During the collaboration period, members of Zeta Phi interacted with the groups, asked if they needed assistance or had any questions, or if they wanted to brainstorm with them. They also made it their personal goal to keep the environment light throughout the program even though they were dealing with a very heavy social topic. Overall, Perry wanted the event to tackle serious issues but also be an interactive event for those who attended. “Even though police brutality and things dealing with the law are serious I wanted them to have fun and be able to interact and to also take away something new that they learned based on the law. I wanted people to be able to express themselves while doing it”, said Perry. After the collaboration period, all four groups had 10 minutes to perform and have their questions answered. Each scenario was based on doing everyday things but the twist was that it was done “while being black”, such as driving or trying to get into your own home while. “While being black” scenarios are often a part of the daily life of African-American men and women who are unjustly targeted by the police.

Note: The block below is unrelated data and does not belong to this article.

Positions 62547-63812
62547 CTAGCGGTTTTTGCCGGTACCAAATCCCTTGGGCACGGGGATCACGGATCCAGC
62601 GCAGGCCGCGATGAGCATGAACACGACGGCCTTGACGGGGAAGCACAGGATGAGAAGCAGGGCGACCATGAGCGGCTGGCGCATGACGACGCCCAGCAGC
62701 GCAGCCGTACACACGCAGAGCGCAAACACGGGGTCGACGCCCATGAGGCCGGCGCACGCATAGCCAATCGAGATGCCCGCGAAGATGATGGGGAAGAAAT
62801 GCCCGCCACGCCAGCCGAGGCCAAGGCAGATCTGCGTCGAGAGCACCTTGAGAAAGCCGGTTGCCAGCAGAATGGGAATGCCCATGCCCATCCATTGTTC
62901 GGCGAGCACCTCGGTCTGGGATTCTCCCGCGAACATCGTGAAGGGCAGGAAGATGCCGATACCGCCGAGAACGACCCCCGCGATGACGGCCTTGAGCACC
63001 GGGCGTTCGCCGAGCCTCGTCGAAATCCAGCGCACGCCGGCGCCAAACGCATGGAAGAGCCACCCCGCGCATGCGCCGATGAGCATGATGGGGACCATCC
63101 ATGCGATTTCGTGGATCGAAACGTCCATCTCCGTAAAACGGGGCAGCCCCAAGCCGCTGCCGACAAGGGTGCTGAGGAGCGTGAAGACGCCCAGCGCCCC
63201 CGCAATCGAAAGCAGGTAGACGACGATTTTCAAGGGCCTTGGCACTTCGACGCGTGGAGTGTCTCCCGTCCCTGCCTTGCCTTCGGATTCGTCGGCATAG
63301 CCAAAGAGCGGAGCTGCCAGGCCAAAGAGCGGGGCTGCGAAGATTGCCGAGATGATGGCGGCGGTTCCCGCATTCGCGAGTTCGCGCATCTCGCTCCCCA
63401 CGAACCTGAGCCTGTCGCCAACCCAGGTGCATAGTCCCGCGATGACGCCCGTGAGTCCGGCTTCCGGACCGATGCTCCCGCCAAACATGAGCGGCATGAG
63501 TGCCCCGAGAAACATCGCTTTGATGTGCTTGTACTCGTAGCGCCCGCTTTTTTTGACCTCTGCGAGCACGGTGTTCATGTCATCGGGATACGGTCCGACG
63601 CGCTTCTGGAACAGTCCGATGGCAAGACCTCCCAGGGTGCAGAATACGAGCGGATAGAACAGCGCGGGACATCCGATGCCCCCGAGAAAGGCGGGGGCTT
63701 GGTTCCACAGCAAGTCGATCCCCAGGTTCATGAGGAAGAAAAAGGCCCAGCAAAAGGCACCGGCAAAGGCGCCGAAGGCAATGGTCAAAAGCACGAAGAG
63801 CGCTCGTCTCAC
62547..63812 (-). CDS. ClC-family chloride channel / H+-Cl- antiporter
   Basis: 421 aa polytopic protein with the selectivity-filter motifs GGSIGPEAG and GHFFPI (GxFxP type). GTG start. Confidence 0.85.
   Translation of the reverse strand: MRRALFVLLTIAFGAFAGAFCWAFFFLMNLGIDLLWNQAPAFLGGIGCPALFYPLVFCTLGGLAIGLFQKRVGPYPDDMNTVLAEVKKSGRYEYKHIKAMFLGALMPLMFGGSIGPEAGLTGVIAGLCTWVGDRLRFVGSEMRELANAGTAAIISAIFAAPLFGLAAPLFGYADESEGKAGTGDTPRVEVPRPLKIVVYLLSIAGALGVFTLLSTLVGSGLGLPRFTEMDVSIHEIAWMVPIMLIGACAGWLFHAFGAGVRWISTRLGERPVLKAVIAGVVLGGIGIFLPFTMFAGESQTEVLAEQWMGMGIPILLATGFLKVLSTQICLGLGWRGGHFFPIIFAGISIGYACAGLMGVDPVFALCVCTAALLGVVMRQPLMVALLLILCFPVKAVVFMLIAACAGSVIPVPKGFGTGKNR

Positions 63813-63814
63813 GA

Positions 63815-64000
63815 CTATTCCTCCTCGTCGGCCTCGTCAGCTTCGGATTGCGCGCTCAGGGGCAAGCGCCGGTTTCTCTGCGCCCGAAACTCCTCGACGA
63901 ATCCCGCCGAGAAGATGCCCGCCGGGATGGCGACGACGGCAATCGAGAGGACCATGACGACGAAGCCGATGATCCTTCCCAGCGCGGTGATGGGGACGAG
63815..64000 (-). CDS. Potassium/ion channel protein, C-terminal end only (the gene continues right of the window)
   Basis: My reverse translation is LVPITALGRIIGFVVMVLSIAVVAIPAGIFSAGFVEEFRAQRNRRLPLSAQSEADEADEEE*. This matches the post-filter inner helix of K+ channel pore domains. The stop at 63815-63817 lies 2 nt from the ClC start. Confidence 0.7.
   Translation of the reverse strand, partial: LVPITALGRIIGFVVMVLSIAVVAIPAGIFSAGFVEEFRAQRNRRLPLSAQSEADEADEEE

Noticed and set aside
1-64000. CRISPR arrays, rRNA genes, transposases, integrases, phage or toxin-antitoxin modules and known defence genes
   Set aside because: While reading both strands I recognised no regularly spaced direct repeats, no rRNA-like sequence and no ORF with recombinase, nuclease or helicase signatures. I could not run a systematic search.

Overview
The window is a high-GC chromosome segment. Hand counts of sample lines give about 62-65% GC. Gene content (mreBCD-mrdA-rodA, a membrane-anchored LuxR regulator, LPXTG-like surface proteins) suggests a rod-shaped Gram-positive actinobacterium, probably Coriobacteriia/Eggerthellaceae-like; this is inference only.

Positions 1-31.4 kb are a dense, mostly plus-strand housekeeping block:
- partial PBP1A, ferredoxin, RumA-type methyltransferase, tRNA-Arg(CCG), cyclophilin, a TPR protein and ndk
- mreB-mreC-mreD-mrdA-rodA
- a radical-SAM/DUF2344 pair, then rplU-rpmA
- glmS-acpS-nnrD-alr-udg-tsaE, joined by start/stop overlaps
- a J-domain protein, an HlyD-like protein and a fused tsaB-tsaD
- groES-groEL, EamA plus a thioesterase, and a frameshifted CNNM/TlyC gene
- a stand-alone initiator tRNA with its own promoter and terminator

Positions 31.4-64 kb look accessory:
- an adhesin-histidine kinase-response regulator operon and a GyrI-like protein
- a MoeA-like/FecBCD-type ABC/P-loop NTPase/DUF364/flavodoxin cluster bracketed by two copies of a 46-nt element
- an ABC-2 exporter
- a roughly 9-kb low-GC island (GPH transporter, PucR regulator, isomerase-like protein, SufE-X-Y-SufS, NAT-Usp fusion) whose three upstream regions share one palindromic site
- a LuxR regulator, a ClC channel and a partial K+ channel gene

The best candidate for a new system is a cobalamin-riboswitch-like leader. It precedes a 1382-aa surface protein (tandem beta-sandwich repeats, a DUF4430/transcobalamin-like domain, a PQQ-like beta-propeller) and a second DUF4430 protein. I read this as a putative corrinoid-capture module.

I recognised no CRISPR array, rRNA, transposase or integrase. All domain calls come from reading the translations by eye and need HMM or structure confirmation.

Group one went first and their scenario involved a young African-American woman having a party within her home and the police show up after the neighbors have complained. The young woman lets them in, they demand her I.D. and begin to ask everyone how old they are. When the partygoers do not comply they begin to arrest everyone in the party and that was the end of the scene. Does this sound familiar? It should how often are parties thrown and the cops are called and situations go astray.  They may shut the party down or it may escalate but it won’t be known until it happens.  These situations that attendees were given share the light on the “what if” possibility that the one time we fear of actually takes place.  Group two followed, their performance involved a young woman who was trying to enter her home while intoxicated but was fumbling with her keys. Officers driving by stop and assume she is trying to break into the home. They then approach her asking if she needs to be taken home and request to see her I.D. She does not comply and the officers attempt to arrest her but she resists all while being recorded by her peers. This scenario is similar to the one of Henry Louis Gates, an African-American Harvard professor who was trying to get into his home when a white neighbor called the cops suspecting someone was breaking in. The cop shows up and Mr. Gates provides identification but is still arrested. Next was group three whose topic portrayed a party bus filled with women is the influence get pulled over by the cops, they are all intoxicated except for the driver. The officers say that the ladies on the bus are too rowdy and request to search the bus the women do not comply. The last group's scenario was slightly different from the rest.It dealt with the type of police brutality that is not talked about very much and that is sexual harassment.  A group of girls is going home from dance practice and stop to practice and joke around outside. A neighbor calls the cops citing that there is an unknown group of girls outside of her house being loud and making a disturbance and she is unsure what they are doing. The officer shows up and begins to speak with the young ladies. As he is questioning them he makes comments about their outfits and how they are fitting. The ladies attempt to leave but he grabs one of them by the arm and says they are not going anywhere until he is done with his questions and then requests back up. The ladies attempt to leave a second time and he grabs the same girls arm again and demands to see what’s her in her bag. She refuses and backup arrives. After backup arrives and it is seen nothing is wrong the ladies leave.   (*sidenote these scenes are not truly accurate of what happens in these daily encounters just interpretations of what may happen. They do not account for any laws when being portrayed and maybe flawed or slightly inaccurate).